adidas delivery A real rags to riches story
He has been dubbed North Yorkshire’s most eligible bachelor. But this multi millionaire who has just retired at 34 endured an impoverished upbringing, raised by a single parent on benefits. He tells Ruth Campbell how he turned his life around
RITCHIE Fiddes is living the life most of us can only dream of. Having moved to a stunning converted farmhouse with stables and paddocks, set in 20 acres of magnificent North Yorkshire countryside, he is happily retired at the age of 34.
Ritchie, who owns 20 racehorses, along with six yearlings, now spends his time indulging his passion for the sport which had been a part time hobby while he was busy building the IT business he recently sold for 23m.
What makes his story all the more remarkable is that he left school at 16, having been brought up by a single parent on benefits, living in a succession of damp, overcrowded flats and council hostels and bed and breakfasts in nearby Ripon.
Ritchie has owned Porches and Ferraris, bought a string of properties in the city and, up until recently, even lived in the penthouse suite of York’s Cedar Court Grand, North Yorkshire’s only five star hotel, for eight months, while his previous home was being renovated.
He and his business partner started their online backup and disaster recovery business from nothing, in a small, cramped office in a rough part of Leeds, above a pet shop and next to a nail bar.
Backup Technology, quickly grew to be the biggest specialist in Europe, with a turnover in excess of 6m and offices in the States with clients including major sporting clubs, the BBC, the Crown Prosecution Service, Siemens, Suzuki and Pernod Ricard.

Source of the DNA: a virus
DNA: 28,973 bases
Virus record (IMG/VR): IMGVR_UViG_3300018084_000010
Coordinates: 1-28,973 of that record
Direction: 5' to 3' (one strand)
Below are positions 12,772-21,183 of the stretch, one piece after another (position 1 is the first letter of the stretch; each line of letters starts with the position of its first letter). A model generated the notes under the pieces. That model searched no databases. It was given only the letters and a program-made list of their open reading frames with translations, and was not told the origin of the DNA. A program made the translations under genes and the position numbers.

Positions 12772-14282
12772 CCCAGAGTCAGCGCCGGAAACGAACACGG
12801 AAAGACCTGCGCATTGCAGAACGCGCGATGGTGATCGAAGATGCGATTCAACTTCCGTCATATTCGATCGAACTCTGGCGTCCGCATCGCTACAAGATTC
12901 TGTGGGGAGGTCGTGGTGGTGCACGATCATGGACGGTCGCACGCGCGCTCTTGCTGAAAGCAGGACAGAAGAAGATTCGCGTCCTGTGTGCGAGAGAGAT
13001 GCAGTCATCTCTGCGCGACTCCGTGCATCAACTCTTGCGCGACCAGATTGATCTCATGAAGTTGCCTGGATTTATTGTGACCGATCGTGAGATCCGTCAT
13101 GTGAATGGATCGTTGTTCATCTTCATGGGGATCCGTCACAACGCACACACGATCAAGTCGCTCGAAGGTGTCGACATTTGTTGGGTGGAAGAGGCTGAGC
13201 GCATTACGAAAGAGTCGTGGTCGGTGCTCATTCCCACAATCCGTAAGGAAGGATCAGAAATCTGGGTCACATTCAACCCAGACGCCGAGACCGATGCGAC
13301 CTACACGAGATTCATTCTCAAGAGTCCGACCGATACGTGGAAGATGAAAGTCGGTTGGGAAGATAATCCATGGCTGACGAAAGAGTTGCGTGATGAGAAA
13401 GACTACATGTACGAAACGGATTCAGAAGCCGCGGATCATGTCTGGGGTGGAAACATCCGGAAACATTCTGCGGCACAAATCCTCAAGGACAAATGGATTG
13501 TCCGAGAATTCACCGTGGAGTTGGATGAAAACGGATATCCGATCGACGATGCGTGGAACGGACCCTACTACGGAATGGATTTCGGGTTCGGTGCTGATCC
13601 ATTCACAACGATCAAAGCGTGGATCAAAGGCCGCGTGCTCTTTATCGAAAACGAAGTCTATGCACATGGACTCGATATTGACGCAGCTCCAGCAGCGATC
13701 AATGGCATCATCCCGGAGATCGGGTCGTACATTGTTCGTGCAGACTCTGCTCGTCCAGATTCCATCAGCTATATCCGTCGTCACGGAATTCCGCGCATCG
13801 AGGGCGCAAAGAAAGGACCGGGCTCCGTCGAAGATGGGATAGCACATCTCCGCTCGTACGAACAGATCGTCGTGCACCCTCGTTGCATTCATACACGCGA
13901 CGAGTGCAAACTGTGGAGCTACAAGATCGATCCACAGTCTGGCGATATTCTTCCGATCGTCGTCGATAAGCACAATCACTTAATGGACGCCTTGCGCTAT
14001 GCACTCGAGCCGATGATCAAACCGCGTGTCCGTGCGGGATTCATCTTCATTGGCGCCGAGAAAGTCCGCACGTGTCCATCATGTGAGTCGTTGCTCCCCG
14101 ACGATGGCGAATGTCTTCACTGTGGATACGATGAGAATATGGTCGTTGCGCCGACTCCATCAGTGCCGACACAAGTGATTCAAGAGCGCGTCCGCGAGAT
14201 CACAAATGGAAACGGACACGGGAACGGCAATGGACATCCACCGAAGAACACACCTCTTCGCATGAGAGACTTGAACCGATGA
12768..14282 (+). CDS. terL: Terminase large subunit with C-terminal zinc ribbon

His friends joke that he is ‘North Yorkshire’s most eligible bachelor’, and Ritchie blushes at the thought. But he does admit that, if he hadn’t been so busy building up his business he would probably have settled down and had a family by now.
And family, despite his chaotic upbringing, means a lot to him. He credits his grandparents, 77 year old Jean and George, who died recently aged 90, for giving him the vital support he needed when he was growing up.
At times, there wasn’t enough food at home when the benefits money ran out and there was little structure in his life: “My grandparents were the one solid thing in my life. They always lived in the same ex council house, which they had saved up to buy for 600. There was always food on table and I knew my clothes would be washed.”
Ritchie moved George and Jean into one of two charming cottages, with brand new kitchen and bathroom, in the grounds of his five bedroom Georgian farmhouse: “They never had anything like it. Having sold the business, out of everything I have done,
seeing them moved in meant more to me than anything else.”